by Gunnar Heinrich ::: img General Motors ::: 2011 Cadillac CTS Coupe
CADILLAC makes the most visually evocative cars on the road in the sub $100K market. Pointedly, they rule the sub-$50K market. The 2011 CTS Coupe brings a certain superstardom in at a low starting price – $38,165.
There’s drama in every edge and appropriate character line; all pointers to a carefully considered aesthetic. Visually, the 2011 CTS – Sedan, Sports Wagon, and Coupe – tip the hat to the past while looking boldly forward. Trouble is, the new Coupe’s driving manners are – at first turn of the wheel – not as inspired.
Will a week’s time improve the experience? Can the CTS Coupe’s beauty eclipse perceived foibles? More on this slick Caddy next week.
by Gunnar Heinrich ::: img GM via carofthecentury ::: GM IPO
TIMED during the midterm elections, GM announced an initial public offering later this month of its revamped common stock for between $26 and $29 a share. The US Treasury which owns just over 60% of General Motors will reduce its stake to just over 43% at a loss which the government hopes to recoup with an increase in stock value over time. If history’s any judge, it may be a while.
by Gunnar Heinrich ::: YouTube ::: Infiniti Q45 Advert – Where Were The Cars We Were Promised?
AH, the Q45. The last of the luxury sedans offered by Infiniti before Nissan’s luxury nameplate went all bling and $#1t.
Pity that Infiniti never got the Q45’s formula of svelte, Japanese luxury for the American market quite right. Seems somehow odd, considering that so many agree that Infiniti design has since managed to nail the FX SUV and G coupe. The Q never did best the Lexus LS in sales, quality, or curb appeal, let alone match the cache of its Teutonic rivals.
But that didn’t stop Infiniti’s marketing team for taking a few jabs at their domestic competition at the turn of the Millenium. Where were the cars we were promised? is a straightforward US campaign and a direct shot at General Motors for all those far-flung space-age concepts that Harley Earl & Co. teased us with in the 50s and 60s that the General never delivered.
Needless to say, Infiniti marketing had a point. It’s just too bad that Infiniti Q45 wasn’t the car to deliver the way of the future.
LOVE or hate the General and its tightened stable of four core brands, it seems universally encouraging that the automotive sector and GM that the car company propped up by American and Canadian tax dollars is turning a profit rather than bleeding more red. A sign of brighter days ahead?
According to GM: [our] first quarter adjusted earnings before interest and tax (EBIT) was $1.7 billion, after adjusting for the favorable impact of the sale of the Saab brand.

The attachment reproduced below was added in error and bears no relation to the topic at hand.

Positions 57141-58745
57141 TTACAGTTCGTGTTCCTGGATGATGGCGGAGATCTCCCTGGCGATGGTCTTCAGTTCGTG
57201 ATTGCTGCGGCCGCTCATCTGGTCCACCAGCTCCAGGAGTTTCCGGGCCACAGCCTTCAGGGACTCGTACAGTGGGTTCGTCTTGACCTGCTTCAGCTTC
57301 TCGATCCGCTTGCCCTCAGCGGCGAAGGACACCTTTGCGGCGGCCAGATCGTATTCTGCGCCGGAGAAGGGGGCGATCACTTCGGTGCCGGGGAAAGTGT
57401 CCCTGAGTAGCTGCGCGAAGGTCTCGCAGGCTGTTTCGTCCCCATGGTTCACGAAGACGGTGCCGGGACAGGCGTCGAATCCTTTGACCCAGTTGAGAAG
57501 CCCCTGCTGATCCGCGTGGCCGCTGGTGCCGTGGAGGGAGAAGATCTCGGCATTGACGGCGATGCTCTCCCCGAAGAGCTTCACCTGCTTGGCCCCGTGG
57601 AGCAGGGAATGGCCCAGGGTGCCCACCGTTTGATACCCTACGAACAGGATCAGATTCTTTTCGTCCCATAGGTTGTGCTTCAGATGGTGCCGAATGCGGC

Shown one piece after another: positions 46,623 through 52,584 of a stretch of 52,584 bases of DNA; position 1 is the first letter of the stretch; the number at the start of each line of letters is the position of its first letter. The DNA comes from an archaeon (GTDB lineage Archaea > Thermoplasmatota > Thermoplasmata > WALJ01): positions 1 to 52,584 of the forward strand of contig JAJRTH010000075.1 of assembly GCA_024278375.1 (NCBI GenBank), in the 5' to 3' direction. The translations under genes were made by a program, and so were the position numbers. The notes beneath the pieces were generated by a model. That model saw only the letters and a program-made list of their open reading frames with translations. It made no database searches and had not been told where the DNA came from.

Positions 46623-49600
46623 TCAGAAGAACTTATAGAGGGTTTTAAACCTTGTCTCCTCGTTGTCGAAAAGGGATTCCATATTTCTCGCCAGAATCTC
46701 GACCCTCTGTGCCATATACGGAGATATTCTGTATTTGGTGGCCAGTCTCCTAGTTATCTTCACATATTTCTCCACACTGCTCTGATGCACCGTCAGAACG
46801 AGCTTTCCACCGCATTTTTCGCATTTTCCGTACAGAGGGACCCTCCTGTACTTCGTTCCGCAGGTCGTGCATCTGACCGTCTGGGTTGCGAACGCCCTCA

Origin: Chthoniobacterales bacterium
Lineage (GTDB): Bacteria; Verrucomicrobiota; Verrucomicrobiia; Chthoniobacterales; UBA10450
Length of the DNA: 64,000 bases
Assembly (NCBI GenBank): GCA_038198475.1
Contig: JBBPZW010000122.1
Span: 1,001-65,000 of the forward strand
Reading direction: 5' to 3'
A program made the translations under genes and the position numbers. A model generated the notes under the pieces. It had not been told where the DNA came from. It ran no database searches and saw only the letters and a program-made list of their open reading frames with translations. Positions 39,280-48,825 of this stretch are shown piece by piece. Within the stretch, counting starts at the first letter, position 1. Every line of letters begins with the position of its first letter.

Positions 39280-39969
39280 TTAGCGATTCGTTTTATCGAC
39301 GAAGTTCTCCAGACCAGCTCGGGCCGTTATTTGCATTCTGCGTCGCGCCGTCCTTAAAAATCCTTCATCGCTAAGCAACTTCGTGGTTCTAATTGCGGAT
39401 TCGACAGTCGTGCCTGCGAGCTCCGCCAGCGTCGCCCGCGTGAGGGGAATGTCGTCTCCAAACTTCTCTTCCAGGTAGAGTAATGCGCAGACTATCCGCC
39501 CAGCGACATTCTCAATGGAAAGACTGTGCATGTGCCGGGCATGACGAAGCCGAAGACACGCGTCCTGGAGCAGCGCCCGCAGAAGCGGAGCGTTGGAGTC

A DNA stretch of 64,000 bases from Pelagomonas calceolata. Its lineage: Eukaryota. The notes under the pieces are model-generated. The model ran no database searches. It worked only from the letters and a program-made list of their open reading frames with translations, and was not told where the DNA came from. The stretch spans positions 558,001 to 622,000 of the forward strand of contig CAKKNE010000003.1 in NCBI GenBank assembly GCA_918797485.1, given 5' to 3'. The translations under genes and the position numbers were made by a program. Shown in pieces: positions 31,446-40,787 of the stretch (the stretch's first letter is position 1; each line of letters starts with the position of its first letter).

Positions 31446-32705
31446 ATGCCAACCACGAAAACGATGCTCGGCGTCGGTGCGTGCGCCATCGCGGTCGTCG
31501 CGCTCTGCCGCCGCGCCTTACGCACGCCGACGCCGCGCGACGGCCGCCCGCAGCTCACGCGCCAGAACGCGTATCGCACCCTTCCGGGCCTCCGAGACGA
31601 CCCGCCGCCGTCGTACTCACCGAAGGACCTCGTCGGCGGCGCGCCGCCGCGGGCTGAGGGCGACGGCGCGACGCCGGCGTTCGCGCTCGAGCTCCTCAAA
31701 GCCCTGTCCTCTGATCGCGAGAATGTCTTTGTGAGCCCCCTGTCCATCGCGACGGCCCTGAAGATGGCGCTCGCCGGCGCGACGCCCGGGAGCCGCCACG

That means $865 million Q1 profit, according to the BBC and GM’s press release.
Regarding the Saab sale, Saab CEO has said GM sold the Swedish car maker to Spyker for about $74 million. That figure differs from GM’s which is stated at $123 million.
Around that same period, Beijing Automotive paid $200 million for the old 9-3 and 9-5 assemblies which according to SaabSpyker CEO Victor Muller were funds that Saab banked – not former parent company GM.
This suggests that the General is gaining ground on the back of a stronger product line.
By Gunnar Heinrich | IMG GM
THERE is much to recommend GM’s plastic fantastic.
Besides the brash styling that broadcasts American brawn, on paper, Corvette remains a bargain:
For $48,930 you have the low entry-point to start the Chevrolet LS3 V8; a righteous 6.2 liter, 430 horsepower engine that makes 424 lb-ft of torque happen @ 4600 rpm.
Couple that with a moderate curb weight of 3,208 lbs and the standard coupe’s good for the claimed 190 mph top speed.
Better still, it’ll average 26 mpg which is thriftier on regular than my Saab convertible.
But here’s the question – Would you pay better than twice the price to buy the Corvette ZR1?
For $106,880 you get the Chevrolet LS9 V8; 638 horsepower that summons 604 lb-ft of torque.
Massively powerful, GM’s slotting this beast against the likes of Ferrari (599) and Lamborghini (Gallardo).
To add that it’s still cheaper than its competition means less than the virtues of the ZR1’s aluminum frame along with “visible carbon fiber components” that grant a power to weight ratio advantage over the Italians.
Oh, and top speed is 205 mph.
Does this make the ZR1 twice the Vette?
Having driven (only briefly) the standard coupe, it’s easy to say a staunch “Hell, No!” And they both look pretty much the same, aside from the ZR1’s quad pipes and tacky see-thru engine window on the hood.
Nevertheless, track considerations are another matter.
True, it’s unlikely that many buyers cross shop Ferraris with Vettes.
Prancing Horse buyers factor an image/performance decision ratio of somewhere around 60/40. For Lamborghini, we could argue 65/35. The ZR1 appeals to those who seek raw performance in a car destined for racing.